And yet five years on most bacon you will find in the supermarket contains nitrites, the food scare dismissed by retailers and consumers as many have been before and since.

But not Lynn. When he launched Naked Bacon in 2018 it was marketed as a nitrite-free product.

"It [adding nitrites] was clearly a health risk and one I was not prepared to take," he says.

"For two or three years before we launched nitrite-free bacon, the technology was available in the UK. But you had to be disruptive to yourself to do it. You needed a crazy guy who was prepared to disrupt it.

"But what we did was a good thing and I would do it again. These nitrites are killing thousands of people a year.

"It [Naked Bacon] has became the largest bacon brand in Britain within two years. We will not stop building this brand."

Lynn is a passionate believer in the Naked Bacon product and the reason for its launch but getting the brand into the shops was not all plain sailing.

"The response from UK retailers has often been really welcoming and very supportive but it is on a person by person basis. Some have blocked it because they think they might do damage to their other products," he says.

"It differs from person to person at the buyer and category manager level. Some have them have had to be dragged kicking and screaming.

"But the reality is that standard bacon was in serious decline and had been since the 1950s. What we are doing has helped to stop this and redress the decline. People have gone back to bacon who had given up on it.

"If you don't solve the problem you are toast. It's about understanding where food needs to go. The possibilities are massive."

So why, by and large, haven't the competition followed Finnebrogue down the nitrite-free bacon route?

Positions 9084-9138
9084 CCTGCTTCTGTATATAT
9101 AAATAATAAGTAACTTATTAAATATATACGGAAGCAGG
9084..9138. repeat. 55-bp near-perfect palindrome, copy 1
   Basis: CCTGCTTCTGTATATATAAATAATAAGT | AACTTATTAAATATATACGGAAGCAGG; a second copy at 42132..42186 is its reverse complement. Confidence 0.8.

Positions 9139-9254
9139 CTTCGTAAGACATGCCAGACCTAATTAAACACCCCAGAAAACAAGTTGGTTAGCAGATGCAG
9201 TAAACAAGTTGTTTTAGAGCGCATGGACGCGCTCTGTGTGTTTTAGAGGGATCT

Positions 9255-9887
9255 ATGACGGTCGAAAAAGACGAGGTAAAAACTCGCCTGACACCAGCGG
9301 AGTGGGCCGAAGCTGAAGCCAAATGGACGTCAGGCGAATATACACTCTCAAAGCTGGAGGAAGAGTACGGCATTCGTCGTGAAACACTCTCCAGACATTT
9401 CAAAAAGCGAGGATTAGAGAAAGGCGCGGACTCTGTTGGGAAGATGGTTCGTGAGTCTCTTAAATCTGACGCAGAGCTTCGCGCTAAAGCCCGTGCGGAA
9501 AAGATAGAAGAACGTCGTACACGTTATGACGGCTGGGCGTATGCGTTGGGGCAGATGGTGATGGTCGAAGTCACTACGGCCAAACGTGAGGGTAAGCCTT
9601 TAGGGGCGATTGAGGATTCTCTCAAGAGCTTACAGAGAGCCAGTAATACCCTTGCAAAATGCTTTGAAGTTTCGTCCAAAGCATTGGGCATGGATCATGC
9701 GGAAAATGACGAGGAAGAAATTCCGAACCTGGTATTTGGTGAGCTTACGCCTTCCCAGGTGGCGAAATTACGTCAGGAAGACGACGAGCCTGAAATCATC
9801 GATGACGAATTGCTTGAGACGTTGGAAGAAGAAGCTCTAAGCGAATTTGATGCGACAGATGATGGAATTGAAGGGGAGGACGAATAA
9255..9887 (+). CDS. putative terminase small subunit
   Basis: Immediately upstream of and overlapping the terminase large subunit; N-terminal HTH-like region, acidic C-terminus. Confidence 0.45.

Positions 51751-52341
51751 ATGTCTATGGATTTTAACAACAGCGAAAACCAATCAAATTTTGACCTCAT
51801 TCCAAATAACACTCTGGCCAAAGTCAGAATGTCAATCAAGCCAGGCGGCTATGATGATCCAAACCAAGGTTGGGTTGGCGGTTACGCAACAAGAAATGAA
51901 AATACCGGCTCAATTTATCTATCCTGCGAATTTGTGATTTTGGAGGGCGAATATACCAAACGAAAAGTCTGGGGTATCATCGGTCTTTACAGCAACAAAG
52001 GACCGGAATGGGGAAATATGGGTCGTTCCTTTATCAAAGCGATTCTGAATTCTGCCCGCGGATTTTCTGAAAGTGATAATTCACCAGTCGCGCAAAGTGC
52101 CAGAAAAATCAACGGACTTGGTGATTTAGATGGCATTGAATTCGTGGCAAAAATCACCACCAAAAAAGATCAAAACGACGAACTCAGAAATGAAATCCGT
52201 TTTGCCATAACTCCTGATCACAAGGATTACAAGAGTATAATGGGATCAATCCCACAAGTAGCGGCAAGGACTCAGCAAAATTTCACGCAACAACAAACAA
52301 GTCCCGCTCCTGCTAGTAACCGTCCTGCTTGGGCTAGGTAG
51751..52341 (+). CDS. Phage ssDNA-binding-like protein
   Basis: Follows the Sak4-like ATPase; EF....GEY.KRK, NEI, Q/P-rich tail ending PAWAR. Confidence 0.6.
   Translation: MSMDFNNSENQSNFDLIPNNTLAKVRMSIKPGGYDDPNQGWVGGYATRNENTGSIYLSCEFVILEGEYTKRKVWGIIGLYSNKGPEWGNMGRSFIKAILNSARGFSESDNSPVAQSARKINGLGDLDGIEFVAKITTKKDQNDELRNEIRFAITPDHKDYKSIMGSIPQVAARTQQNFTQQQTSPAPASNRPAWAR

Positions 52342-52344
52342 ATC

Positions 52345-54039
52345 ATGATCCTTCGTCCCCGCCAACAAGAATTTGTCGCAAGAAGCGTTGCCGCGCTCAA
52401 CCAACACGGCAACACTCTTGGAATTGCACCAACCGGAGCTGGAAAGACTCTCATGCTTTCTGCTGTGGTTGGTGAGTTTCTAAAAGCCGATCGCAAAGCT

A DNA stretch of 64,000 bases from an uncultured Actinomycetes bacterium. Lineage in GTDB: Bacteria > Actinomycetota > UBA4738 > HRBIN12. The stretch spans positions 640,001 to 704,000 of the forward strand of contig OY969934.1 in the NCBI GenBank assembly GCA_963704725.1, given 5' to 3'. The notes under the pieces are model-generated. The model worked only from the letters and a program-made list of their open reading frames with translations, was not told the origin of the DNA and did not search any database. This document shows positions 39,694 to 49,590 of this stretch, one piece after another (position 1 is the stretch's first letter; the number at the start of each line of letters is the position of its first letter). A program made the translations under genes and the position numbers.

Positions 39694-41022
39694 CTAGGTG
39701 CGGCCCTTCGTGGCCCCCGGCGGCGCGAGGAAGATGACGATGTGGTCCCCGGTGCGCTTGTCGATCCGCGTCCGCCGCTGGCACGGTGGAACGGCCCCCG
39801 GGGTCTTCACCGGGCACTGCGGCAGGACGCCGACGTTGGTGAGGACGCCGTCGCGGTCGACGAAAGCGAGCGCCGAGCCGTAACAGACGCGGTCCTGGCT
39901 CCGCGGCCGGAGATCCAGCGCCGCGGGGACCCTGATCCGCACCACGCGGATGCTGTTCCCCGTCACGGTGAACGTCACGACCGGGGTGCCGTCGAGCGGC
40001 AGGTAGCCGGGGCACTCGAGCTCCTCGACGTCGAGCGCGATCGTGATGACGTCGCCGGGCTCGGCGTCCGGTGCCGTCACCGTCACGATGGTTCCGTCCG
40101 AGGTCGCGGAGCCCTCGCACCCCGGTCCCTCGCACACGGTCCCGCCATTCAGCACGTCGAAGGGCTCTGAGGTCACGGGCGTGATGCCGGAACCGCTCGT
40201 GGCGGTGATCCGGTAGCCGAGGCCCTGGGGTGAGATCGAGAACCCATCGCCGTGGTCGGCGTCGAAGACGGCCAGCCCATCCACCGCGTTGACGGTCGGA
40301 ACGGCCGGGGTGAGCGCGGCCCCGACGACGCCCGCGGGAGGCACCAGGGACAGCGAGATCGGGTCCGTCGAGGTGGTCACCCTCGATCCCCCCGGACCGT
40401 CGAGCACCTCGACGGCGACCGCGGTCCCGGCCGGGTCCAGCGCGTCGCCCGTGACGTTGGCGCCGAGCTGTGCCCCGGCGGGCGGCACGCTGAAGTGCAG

"I'm not really surprised. It's about a few large groups protecting their position," he says.

"We have exclusivity on the tech in the UK but we have offered to share it with other companies. Perhaps the fact Naked is out there puts them off."

Finnebrogue announced last March it was investing GBP17m in a new bacon processing plant, creating around 125 jobs with the move. It said at the time it hoped to hoped to grow sales of the Naked Bacon brand to GBP23m by 2022. While not providing a current sales figure for the brand, Lynn suggests that target is already within reach.

Alongside its Naked brand, and the others already mentioned, sits the meat alternative Veggie brand. The company opened a new vegetarian and vegan production facility in early 2019 at the cost of GBP3m.

Does Lynn see any contradiction in a business built on meat now preaching from the veggie pulpit?

"There's no conflict at all," he says. "At the end of the day we are a group of people trying to come up with solutions to problems. It's not a religion, it is a way of trying to create higher quality food without causing massive damage to the planet.

"Each product needs proper scientific life cycle analysis to see what damage it is doing to the planet. If you don't start with reality it's fundamentalism."

Which brings us back to Lynn's next project - meat-free bacon.

"I think we have created a way of making sausages and other products that is quite unique and a lot of consumers agree with us. We've got a recipe that really works in protein," he says.

"This [meat-free bacon] is very much in the development side but it's massive.

"We've not launched this yet but it will frighten everybody."

No launch date has yet been announced for Finnebrogue's meat-free bacon but Lynn is unlikely to be influenced in this regard by any developments linked to Brexit, the UK's departure from the European Union.

"I couldn't care less what politicians do," he says.

"We need consumers and manufacturers to drive change rather than waiting for legislation.

"We will react to whatever is thrown at us."